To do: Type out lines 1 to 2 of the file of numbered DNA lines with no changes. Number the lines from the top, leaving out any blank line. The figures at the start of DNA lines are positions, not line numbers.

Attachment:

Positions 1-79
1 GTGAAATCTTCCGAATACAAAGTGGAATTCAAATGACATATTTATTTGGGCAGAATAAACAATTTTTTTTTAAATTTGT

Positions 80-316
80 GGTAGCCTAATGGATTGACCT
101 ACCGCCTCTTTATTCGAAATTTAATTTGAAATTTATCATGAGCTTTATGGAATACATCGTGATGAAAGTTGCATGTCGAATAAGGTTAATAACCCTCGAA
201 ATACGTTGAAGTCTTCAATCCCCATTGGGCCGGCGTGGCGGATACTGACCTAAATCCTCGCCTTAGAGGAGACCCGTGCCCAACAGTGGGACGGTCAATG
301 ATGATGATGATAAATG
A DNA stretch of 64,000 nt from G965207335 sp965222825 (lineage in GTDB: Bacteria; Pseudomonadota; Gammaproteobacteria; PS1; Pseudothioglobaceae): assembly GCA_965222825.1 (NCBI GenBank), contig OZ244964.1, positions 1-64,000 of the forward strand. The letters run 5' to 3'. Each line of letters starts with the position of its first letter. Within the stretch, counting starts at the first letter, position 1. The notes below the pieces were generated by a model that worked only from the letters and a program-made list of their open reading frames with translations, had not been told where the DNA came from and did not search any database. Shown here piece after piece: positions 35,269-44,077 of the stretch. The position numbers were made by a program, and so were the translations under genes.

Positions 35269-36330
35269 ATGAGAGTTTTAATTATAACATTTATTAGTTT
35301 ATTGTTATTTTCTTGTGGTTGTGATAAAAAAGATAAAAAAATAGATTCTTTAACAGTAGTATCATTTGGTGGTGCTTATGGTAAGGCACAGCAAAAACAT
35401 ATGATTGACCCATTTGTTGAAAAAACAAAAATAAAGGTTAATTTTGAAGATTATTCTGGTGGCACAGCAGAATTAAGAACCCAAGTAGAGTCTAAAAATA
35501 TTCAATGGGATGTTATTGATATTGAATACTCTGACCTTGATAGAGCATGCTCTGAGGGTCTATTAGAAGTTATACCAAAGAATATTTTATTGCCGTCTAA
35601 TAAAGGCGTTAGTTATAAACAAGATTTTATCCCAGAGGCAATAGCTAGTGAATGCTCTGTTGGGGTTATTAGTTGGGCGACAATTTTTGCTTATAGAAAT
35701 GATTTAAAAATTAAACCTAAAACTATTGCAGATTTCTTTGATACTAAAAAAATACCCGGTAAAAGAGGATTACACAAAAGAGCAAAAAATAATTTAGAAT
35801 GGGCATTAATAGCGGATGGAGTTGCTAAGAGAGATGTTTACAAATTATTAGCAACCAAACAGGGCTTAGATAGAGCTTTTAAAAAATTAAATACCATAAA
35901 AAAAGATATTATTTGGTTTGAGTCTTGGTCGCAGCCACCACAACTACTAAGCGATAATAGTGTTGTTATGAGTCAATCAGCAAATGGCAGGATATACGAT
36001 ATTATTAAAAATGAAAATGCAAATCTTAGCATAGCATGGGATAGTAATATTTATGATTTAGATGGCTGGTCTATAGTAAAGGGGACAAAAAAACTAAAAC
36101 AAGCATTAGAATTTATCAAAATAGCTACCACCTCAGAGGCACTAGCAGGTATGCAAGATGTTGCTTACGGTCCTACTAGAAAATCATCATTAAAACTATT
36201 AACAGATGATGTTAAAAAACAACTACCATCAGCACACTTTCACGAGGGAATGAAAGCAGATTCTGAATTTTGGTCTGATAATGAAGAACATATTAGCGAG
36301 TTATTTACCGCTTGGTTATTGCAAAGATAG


Positions 1-79
1 GTGAAATCTTCCGAATACAAAGTGGAATTCAAATGACATATTTATTTGGGCAGAATAAACAATTTTTTTTTAAATTTGT